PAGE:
According to the Rules for Election to the Hall of Fame, the Golden Era Committee voting is based upon the candidate’s:
Previous photo: October 1955, celebrating the Dodgers’ first World Series championship with Don Newcombe’s father James (L) and Roy Campanella.
Bavasi was uncommonly skilled in both the business and baseball sides of the front office. Operating at the highest levels of baseball, he successfully navigated the waves of change that came to the game—integration, expansion, and free agency. His 60-year career demonstrates his ability to creatively adapt in each of Major League Baseball’s economic eras.
Previous image: March 1966, with two of his top stars, Don Drysdale (L) and Sandy Koufax. Bavasi’s intervention ended one of the most dramatic holdouts of the reserve clause era. Until Bavasi met with the pitchers, they reportedly planned to sit out the season to star in Hollywood films.
Branch Rickey handpicked Bavasi for a key role in the integration of Major League Baseball. Early in 1946, as Jackie Robinson was preparing to begin the season in Canada, Rickey signed additional promising black players and charged Bavasi with establishing a new farm club in the United States. As business manager of the Nashua (N.H.) Dodgers (Class B, New England League) Bavasi had mere weeks to prepare for the arrival of catcher Roy Campanella and pitcher Don Newcombe.
Bavasi’s Nashua club thus became the first professional baseball team of the 20th century to field a racially integrated lineup in the U.S. The season proved a success. Campanella hit .291 with 13 home runs, and was voted MVP of both the team and the league; Newcombe went 14-4 with a 2.21 ERA; and the Nashua Dodgers won the New England League Governor’s Cup.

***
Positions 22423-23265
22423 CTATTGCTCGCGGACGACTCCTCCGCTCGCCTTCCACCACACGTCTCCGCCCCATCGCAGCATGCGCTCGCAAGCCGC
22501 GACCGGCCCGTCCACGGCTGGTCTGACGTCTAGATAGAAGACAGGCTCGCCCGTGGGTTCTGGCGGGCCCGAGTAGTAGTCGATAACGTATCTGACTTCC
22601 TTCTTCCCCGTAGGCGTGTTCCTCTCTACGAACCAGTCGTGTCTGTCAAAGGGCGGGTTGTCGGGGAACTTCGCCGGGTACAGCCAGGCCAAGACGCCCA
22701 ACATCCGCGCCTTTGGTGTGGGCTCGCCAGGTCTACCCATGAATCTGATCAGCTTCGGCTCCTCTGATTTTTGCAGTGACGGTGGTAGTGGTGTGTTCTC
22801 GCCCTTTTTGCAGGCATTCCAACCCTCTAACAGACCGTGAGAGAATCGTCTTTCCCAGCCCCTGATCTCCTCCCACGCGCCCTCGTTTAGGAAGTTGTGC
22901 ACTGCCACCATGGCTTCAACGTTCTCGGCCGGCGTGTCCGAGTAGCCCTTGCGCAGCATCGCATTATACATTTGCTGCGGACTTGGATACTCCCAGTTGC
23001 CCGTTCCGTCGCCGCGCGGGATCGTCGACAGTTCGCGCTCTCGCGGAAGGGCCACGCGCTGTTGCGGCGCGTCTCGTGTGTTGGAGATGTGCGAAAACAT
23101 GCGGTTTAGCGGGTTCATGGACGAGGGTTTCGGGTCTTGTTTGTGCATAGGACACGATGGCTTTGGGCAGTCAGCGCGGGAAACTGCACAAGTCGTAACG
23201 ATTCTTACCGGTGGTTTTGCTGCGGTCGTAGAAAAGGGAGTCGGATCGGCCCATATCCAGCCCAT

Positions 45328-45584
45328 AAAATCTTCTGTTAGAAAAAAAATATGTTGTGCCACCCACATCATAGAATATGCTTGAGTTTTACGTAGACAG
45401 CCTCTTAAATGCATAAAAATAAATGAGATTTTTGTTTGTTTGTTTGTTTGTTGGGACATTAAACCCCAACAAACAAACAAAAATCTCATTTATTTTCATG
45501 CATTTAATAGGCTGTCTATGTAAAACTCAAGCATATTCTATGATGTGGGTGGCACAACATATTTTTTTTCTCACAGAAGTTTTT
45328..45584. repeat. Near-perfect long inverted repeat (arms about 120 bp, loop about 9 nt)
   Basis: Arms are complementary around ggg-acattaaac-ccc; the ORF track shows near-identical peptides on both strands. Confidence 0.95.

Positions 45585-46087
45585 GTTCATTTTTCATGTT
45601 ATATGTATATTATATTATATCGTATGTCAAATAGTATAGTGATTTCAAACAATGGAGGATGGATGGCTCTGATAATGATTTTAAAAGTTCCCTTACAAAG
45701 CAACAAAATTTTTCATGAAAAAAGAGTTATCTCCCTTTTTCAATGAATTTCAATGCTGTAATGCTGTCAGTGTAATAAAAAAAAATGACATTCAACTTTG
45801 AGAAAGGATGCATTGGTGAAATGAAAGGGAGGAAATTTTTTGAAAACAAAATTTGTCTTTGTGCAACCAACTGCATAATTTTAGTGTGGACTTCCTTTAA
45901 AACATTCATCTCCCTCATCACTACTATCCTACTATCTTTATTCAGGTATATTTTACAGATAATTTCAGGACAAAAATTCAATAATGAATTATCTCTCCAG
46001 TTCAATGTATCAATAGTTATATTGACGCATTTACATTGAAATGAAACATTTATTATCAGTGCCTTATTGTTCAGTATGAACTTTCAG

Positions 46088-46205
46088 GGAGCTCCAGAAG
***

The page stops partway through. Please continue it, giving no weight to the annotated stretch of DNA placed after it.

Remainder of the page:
Previous image: 1956, with Don Newcombe. Bavasi’s friendship with the pitcher transcended baseball.
Bavasi worked as an at-will executive throughout his career, considering a handshake as good as a written contract. His legendary story telling built team spirit. “He made the game fun,” said Tom Villante, former Major League Baseball executive and longtime Dodgers associate. “Every ballplayer, scout, manager, coach or front office staffer who came in contact with him has a colorful Buzzie story.”
He was a very good baseball man who thoroughly knew the game and contributed a great deal to both the organizations he worked for, as well as the game itself,” said Hall of Fame first baseman Rod Carew, whom Bavasi brought to the Angels in 1979. “The organizations he worked for always came first in his mind, and he always tried to do the right thing for each of them.”
Throughout the Golden Era, Bavasi assembled a host of talent—from Don Drysdale, Sandy Koufax, Ron Perranoski, Johnny Podres, and Don Sutton to Tommy Davis, Willie Davis, Ron Fairly, Jim Gilliam, Frank Howard, John Roseboro, and Maury Wills, including several Hall of Famers. He also encouraged countless players who went on to careers in other areas of baseball:
Bavasi’s four sons continue their father’s service to the game.
Previous image: 1962, announcing Walter Alston’s return for his 10th season as Dodger manager. The two paired as the club’s GM/field manager for 14 consecutive seasons.
A candidate’s record, ability, integrity, and sportsmanship add up over time to his contribution to the game. Character, though, is difficult to quantify. The most reliable index of character is how one treats people, particularly under adversity. During World War II, Bavasi’s character was profoundly tested. His citation for the Award of the Bronze Star reads, in part:
“Sergeant Bavasi has been an ever-inspiring influence to those with whom he worked, repeatedly distinguishing himself. During the counterattack of Mt. Battaglia (Italy), when the gun that he was operating had expended its ammunition, he voluntarily crawled fifty yards through fierce enemy mortar and small arms fire to another position where he secured the much needed ammunition and returned to his position in time to ward off another attack.